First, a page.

On February 28, 2008, Garcia signed a "Consent to Operation Postoperative Care, Medical Treatment, Anesthesia and/or Procedure" form (Consent Form). The Consent Form indicated that Garcia authorized Dr. Robinson to treat "degenerative lumbar disc and spine disease at L4-5-S1, " or, in lay terms, "pinched nerves in the lower back causing leg pains." The pre-printed language on the Consent Form stated that "[t]he procedure(s) planned for treatment of my condition(s) has (have) been explained to me by my physician as follows, " to which Dr. Robinson handwrote in "L4-5 microlaminectomy and foraminotomy with discectomy if needed after intraoperative examination of the disc." This meant that Dr. Robinson would perform a "low back spinal surgery to decompressed pinched nerves as necessary."
The pre-printed language of the Consent Form also stated the following: "I have been informed that there are many significant risks, such as severe loss of blood, infection, cardiac arrest and other consequences that can lead to death or permanent or partial disability, which can result from any procedure" and "[n]o promise or guarantee has been made to me as to result or cure." Dr. Robinson handwrote on the bottom of the Consent Form, under the heading "additional comments, " that "[r]isks include allergy, hemorrhage, infection, technical problems, paralysis, and death."
Dr. Robinson testified that he also prepared an Admission Form as a requirement to have Garcia admitted to the hospital for surgery. The Admission Form indicated that the "Chief Complaint" was "low back and left leg pain from [a] work-related accident." It noted that Garcia walked with a cane and showed an "antalgic gait with a short stance phase on the left side, " which Dr. Robinson explained meant that it looked like Garcia experienced pain when he walked. Dr. Robinson also noted on the Admission Form under "Physical Examination" that Garcia "has [a] low tolerance to standing in 1 position for more than 5 minutes including bending and standing" and "sits toward the right side of his buttock to avoid pressure on the left sciatic area."
Under the heading "Plan" of the Admission Form, the following language was printed:
The patient was carefully advised of his diagnosis and treatment options. He was told that surgery for discogenic disease could resolve and [sic] risk of allergy, hemorrhage, infection, technical problem, paralysis, failure of surgery to be beneficial and even death. He was advised that bladder and bowel control could also be impaired apparently if things go poorly. He was advised that he can still choose to live with the discomfort and be treated conservatively as in the past but he chose to proceed with surgical treatment and gave his informed consent.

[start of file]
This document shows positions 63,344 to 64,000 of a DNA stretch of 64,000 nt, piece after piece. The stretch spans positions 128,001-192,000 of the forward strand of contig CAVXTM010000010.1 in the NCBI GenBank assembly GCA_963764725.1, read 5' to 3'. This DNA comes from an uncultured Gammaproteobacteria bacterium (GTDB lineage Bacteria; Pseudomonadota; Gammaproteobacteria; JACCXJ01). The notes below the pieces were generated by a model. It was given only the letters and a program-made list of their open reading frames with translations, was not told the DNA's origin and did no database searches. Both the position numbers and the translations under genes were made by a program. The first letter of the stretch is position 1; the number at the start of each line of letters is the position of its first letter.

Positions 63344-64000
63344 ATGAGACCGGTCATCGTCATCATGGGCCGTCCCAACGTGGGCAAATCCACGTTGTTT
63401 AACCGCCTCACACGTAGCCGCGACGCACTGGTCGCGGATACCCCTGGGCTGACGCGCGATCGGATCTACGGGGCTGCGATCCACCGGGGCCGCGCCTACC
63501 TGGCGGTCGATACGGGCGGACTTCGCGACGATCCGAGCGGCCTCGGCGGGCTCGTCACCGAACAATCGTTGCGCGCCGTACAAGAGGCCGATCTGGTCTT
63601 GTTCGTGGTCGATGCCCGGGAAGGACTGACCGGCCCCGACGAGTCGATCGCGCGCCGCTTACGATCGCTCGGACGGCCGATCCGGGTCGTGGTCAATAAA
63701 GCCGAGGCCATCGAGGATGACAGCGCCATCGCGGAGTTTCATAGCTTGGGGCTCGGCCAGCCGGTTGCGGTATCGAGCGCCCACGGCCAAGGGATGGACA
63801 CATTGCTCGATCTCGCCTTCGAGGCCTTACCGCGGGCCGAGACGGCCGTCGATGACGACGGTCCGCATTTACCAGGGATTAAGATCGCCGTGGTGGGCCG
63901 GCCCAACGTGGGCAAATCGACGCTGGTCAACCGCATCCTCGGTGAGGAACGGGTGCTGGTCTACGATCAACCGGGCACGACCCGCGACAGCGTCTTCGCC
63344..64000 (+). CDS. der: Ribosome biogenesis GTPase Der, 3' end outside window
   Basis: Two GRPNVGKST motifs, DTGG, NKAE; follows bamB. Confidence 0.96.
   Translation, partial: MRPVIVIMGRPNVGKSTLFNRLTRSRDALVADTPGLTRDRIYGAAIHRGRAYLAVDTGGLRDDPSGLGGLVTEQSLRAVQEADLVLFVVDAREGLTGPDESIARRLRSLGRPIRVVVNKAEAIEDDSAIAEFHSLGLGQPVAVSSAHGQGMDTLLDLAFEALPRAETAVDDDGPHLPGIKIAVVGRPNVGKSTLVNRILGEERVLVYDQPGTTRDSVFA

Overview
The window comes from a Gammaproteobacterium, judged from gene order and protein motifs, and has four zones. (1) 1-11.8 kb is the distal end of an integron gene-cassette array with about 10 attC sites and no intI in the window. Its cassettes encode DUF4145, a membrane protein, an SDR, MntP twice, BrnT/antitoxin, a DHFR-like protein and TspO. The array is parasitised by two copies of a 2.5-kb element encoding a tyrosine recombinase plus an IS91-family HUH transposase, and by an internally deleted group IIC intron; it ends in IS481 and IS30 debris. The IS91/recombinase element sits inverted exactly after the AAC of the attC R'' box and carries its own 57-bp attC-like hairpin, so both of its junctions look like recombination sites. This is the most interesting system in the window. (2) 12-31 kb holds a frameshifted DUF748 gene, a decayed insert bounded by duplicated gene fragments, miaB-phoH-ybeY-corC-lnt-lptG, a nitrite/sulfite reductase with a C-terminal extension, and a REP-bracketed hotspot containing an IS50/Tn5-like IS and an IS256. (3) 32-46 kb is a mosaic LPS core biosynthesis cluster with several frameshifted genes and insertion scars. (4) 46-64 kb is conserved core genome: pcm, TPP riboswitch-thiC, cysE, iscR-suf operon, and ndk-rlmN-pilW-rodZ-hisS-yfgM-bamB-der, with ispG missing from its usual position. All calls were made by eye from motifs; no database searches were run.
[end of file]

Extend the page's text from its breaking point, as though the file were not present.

Garcia's signature does not appear on the Admission Form, and there appears to be no place on it for the patient's signature. Garcia testified that he understood that conservative treatment combined with physical therapy and pain medications was not going to improve his condition and allow him to return to work.
On March 4, 2008, Dr. Robinson performed surgery on Garcia, which included a "bilateral L4-5 and right L5-S1 partial laminectomy with forminatomy, " and Dr. Robinson later expressed his opinion that the operation was done properly. However, after the surgery, Garcia reported increased low back pain, uncontrolled shaking of his left leg, and numbness in his left leg and foot. He also described suffering emotionally, experiencing depression, and having trouble sleeping. Garcia related that he received treatment for mental and/or emotional disturbance after the surgery.
On March 13, 2008, Dr. Robinson evaluated Garcia's post-surgery condition. Garcia reported needing a cane to walk and experiencing increased pain in his lower back such that he could not sit on both buttocks to distribute his weight evenly because his left leg would become numb. Dr. Robinson testified that he thought Garcia lacked control over his "right leg or perhaps both legs" and observed his "right leg shaking uncontrollably" during the appointment.
On April 4, 2008, Garcia returned for another postsurgical consultation. Dr. Robinson suspected and noted in his report that Garcia was experiencing "failed back syndrome, " which meant that Garcia did not experience any relief after receiving the surgical treatment. Garcia met with Dr. Robinson several more times as a follow-up to his surgical procedure, with the last visit on December 11, 2008. Before this last visit, a postoperative MRI ...